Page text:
Causes of the 1789 French Revolution Essay

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Causes of the 1789 French Revolution

Historical processes are not consequence of a single cause, there are always several complex structures involved and the historian must be careful to study all of them in their mutual interconnection. The French Revolution is a particularly complex process because it is a turning point in history and even now there are different points of view about its causes, development and consequences, however it is clear that one of the main short-term causes was the French social structure, the Ancient Regime. The division into three estates with different rights and duties, produced a clear situation of injustice with poverty for the greater part of the people and the extreme wealth for just a few.

1 To what extent were poverty and prosperity causes of the 1789 French Revolution? To a great extent because the prosperity of the bourgeois encouraged the poverty, peasants, to make justice for themselves by making a revolution against the authorities. The first and second estates had several privileges and it produced in the third estate a feeling of resentment, specially among those bourgeois who had education and certain power.2 This cultivated class had been influenced by the ideas of enlightenment and could propose solutions to the injustices. Poverty and prosperity were the concrete conditions that made possible the revolution.

French society had a traditional division in estates: the first estate was represented by the clergy, the upper class of church with bishops and other representatives of the hierarchy. The second estate were the nobles, the aristocracy connected with the monarchy or heirs of ancient families, usually owners of great extensions of land. These two were the richest classes of society, and they also had the political power. They could gain positions in the Church and the Army.3 This situation didn’t mean hard duties, on the contrary, they were exempted from taxes and they were not forced to participate in the frequent wars. They enjoyed their luxurious lives with no economical worries.4 On the contrary, the obligations felt upon the third estate.

Most of the nobles looked at the peasants as beneath them, and they called the peasants canaille meaning “vulgar” or low and crude.5 While the favored class didn’t have to worry about their living, the peasants had to work very hard to survive and to pay taxes. The members of the third estate were heavily taxed and the prices of goods had increased in a tremendous manner because of the economical problems that the country had suffered.6 On the other hand, the educated people from the third estate, the bourgeois, were searching for a way to make equality in the society. 7The bourgeois were being influenced by the ideas of philosophers such as Rousseau ,”man should born free”. These new ideas were the results of the Enlightenment, that began in 1600s and lasted until the 1700s.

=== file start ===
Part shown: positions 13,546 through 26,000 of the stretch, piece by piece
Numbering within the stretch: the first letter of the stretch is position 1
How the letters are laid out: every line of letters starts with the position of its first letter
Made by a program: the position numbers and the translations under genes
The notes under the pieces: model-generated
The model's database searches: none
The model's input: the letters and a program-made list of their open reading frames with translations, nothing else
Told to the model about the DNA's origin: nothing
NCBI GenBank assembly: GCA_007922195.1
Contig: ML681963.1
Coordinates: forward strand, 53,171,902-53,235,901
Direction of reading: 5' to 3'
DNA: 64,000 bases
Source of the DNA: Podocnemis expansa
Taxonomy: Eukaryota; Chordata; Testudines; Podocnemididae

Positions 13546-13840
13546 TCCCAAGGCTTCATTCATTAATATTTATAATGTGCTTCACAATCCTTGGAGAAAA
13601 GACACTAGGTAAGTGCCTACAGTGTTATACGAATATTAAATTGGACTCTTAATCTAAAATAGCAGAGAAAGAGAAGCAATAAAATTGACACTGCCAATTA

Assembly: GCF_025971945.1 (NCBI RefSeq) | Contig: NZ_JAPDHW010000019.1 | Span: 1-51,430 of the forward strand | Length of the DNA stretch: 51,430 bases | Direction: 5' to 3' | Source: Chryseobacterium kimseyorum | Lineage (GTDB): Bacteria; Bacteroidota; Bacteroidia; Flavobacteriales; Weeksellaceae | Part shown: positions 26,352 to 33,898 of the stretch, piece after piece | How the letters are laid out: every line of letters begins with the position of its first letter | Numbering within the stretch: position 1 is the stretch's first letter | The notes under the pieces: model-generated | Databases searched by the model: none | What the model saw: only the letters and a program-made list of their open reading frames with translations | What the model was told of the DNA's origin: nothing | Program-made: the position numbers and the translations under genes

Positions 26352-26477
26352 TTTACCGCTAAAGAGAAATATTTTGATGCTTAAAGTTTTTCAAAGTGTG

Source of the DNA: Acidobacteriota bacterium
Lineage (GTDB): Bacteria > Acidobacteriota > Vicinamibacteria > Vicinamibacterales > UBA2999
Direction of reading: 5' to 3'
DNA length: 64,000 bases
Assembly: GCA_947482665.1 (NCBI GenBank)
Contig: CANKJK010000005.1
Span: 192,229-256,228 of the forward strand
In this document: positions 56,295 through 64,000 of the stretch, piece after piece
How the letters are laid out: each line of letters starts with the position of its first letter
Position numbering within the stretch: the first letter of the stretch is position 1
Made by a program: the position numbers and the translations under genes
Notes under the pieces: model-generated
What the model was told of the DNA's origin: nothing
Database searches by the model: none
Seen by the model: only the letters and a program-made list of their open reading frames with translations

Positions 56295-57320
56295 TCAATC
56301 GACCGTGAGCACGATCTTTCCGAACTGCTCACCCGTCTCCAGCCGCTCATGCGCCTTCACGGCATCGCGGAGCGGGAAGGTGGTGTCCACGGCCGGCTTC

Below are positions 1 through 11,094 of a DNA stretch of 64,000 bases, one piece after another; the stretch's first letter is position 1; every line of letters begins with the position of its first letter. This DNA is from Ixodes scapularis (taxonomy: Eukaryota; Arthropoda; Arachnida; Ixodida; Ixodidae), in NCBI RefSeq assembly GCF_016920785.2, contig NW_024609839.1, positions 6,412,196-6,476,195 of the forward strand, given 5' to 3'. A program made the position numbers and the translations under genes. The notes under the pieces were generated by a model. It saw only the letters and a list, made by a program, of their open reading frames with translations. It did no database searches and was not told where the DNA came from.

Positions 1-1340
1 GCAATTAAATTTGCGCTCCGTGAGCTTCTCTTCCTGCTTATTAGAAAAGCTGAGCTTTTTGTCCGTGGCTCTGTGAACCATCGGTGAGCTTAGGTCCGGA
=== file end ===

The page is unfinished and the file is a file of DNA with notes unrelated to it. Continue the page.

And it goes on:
The third estate was by large the greatest part of the French population, 27 million people were members or the third estate. The bourgeoisie introduced to the peasants the rights of man, freedom of speech and freedom of religion.8 The Enlightenment brought the idea that the nation should be based on logical thinking and science. The agreement to this ideas encouraged them to write a cahier with all the grievances and new rules that they wanted. In it, the Third Estate suggested “Art. 21. No tax shall be legal unless accepted by the representatives of the people and sanctioned by the king.”, “Art. 22. Since all Frenchmen receive the same advantage from the government, and are equally interested in its maintenance, they ought to be placed upon the same footing in the matter of taxation”.9 The peasants and the bourgeois were willing to make justice.

“Many of the Third Estate wanted equality rather than liberty, motivated not so much by an earnest liberalism as by envy and legitimate anger” 10 The bourgeoisie and the peasants wanted to be treated as the First and Second Estates, they would prefer equality rather than liberty. They wanted the taxing to be even for everyone and equality among the different social classes. All the three Estates wanted to change the government. Each having their own reasons, some more ambitious and some others for justice. A large amount of aristocrats were jealous of the king’s power and wanted it. They wanted monarchy in which they could share the power. 11 Ambitiousness and justice made the government be changed.

The social division of the classes was an influence in the French Revolution. The unfair privileges given to the First and Second Estate made the Third Estate feel resentment towards them, and that provoked anger between them. The prosperity of bourgeois and the strength and quantity of the poverty, which were the peasants, made the Revolution

possible during those times. Without the peasants being in extreme poverty situations, the bourgeois wouldn’t have gotten justice. The peasants, the anger that they felt for he nobles and the ideas that the bourgeois introduced to them, united the necessary strength to develop such strong revolution. The bourgeois took a very important role by encouraging the peasants to fight against the government that was taking advantage of the poor.

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